4 Reasons to Never Use Cotton Swabs to Clean Your Ears

Woman holding a cotton swab up to her ear canal

You’ve probably never noticed, but on the backside of any package of cotton swabs there’s a warning that is some variation of this:

“Caution: Do not enter the ear canal with this product. Entering the ear canal could result in injury.”

If you have a package of cotton swabs nearby, go check it out for yourself.

The thing is, it’s not just doctors, audiologists, and hearing professionals who advise against the use of cotton swabs to clean the ears—even the manufacturers of cotton swabs believe it’s a bad idea!

So why, if the use of cotton swabs is such a popular technique of ear cleaning, should it be refrained from? Why are the producers so adamant that you don’t use their product in this way?

We’re glad you asked: the following are four good reasons to never use cotton swabs to clean your ears again.

1. Earwax is invaluable

Earwax has several useful functions besides being gross. It has antibacterial attributes to reduce the risk of infections, it operates as an insect repellent to keep bugs out of your ears, and it helps to lubricate the ear canal, which prevents dry, itchy skin.

2. Cotton Swabs drive earwax up against the eardrum

Using cotton swabs can actually be dangerous. When you force any foreign object into the ear canal, you’re driving most of the earwax up against the eardrum. This can rupture the eardrum or can result in an impaction that will bring about hearing loss.

3. Earwax removes itself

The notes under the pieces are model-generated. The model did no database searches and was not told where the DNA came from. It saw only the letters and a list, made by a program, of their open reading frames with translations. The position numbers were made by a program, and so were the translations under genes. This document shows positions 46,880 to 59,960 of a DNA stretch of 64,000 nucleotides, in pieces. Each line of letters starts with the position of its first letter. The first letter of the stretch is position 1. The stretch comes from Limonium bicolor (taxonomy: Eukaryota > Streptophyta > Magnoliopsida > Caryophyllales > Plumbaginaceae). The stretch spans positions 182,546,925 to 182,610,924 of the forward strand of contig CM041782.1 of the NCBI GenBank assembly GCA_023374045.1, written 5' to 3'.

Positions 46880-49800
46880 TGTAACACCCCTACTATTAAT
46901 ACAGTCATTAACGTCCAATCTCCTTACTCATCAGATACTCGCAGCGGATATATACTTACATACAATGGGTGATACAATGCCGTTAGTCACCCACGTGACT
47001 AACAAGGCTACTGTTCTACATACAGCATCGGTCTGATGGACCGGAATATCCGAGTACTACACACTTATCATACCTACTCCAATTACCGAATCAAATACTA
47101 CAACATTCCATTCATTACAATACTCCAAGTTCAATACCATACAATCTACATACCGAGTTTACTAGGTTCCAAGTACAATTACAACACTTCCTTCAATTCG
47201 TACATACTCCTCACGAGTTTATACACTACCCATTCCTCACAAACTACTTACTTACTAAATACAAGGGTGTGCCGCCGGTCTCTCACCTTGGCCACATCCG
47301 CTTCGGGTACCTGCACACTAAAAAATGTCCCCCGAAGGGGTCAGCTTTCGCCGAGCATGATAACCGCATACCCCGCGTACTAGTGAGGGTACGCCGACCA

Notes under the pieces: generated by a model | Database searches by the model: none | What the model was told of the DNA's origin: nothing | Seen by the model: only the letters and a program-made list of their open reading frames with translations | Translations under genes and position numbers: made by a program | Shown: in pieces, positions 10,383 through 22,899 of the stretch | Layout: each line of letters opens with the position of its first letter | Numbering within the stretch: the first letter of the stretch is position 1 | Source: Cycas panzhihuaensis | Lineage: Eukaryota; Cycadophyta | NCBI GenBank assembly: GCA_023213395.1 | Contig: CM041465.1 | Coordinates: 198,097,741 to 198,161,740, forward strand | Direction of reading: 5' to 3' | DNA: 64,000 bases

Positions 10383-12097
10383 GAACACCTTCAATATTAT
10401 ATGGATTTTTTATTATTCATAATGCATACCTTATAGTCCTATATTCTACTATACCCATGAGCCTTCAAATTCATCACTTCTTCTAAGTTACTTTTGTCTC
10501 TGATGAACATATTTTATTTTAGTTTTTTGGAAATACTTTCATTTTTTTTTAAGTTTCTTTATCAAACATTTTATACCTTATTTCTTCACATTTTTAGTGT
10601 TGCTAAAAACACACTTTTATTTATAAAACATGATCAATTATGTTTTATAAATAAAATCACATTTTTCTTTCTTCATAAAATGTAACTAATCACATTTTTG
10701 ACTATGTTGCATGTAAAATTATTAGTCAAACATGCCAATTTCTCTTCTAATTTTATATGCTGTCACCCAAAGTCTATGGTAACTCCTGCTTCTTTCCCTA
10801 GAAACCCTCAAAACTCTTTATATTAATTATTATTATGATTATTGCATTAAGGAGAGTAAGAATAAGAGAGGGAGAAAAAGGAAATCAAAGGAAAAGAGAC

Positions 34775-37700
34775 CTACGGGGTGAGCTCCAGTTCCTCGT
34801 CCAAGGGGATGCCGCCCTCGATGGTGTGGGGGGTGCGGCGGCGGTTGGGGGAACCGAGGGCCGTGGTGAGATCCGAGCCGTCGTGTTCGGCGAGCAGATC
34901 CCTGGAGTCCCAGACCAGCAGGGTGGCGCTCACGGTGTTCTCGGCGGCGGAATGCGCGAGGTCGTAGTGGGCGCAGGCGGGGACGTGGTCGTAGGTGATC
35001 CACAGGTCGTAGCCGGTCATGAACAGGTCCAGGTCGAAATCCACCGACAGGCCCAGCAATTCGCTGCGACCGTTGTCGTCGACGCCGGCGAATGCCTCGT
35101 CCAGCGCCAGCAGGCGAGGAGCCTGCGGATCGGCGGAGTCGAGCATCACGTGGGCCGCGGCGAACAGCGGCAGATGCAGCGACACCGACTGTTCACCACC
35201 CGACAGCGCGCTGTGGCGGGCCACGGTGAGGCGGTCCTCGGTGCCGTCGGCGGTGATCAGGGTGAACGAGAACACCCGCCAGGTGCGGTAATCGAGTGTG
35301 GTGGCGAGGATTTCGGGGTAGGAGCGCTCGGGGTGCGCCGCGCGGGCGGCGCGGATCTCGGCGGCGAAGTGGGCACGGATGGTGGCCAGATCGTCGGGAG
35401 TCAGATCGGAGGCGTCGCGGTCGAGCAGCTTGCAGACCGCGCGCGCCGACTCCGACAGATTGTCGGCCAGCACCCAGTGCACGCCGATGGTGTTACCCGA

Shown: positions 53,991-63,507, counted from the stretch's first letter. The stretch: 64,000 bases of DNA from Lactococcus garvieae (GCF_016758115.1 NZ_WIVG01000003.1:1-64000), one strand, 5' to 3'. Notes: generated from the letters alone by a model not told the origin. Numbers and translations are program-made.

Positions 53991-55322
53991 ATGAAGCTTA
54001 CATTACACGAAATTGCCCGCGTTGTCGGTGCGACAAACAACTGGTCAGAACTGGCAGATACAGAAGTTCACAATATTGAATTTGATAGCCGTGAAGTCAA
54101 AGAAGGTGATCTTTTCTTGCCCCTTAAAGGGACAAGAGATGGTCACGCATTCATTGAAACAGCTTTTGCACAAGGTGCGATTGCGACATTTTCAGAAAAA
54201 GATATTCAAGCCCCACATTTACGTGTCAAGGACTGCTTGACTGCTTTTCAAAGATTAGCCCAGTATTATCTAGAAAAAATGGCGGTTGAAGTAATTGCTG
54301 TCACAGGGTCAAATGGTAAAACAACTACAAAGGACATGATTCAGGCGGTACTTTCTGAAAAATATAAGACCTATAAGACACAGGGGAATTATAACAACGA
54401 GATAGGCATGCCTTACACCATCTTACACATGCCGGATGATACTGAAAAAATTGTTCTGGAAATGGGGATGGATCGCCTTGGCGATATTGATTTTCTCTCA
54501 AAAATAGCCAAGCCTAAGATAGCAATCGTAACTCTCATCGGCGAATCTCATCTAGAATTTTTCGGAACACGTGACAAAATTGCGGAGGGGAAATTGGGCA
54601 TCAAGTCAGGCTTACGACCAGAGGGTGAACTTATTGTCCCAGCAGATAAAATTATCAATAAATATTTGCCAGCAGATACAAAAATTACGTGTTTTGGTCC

The ear is structured to remove its own earwax. The normal motions of your jaw—from talking, eating, or yawning—will move the earwax to the external ear. All that’s called for from you is regular showering and cleaning the outer ear with a washcloth.

4. Too much earwax removal causes dry skin

Earwax has lubricating and antibacterial qualities, so if you eliminate too much, you’ll have a dried out, itchy sensation and will be more susceptible to infections.

What you can do instead

There are a variety of commercial (and homemade) solutions you can use to flush out your ears, which is considerably safer than inserting foreign objects into the ear canal. But bear in mind, if you’re having issues with too much earwax or you’re having trouble hearing, it’s always best to talk to a hearing professional.

Hearing professionals are extensively educated in the anatomy and physiology of the ear, and can diagnose any health issues you may have with earwax accumulation or hearing loss. It’s always a wise decision to rule out more significant problems, and if cleaning is all that’s needed, you’ll get the peace of mind of knowing that it’s being done properly.

The site information is for educational and informational purposes only and does not constitute medical advice. To receive personalized advice or treatment, schedule an appointment.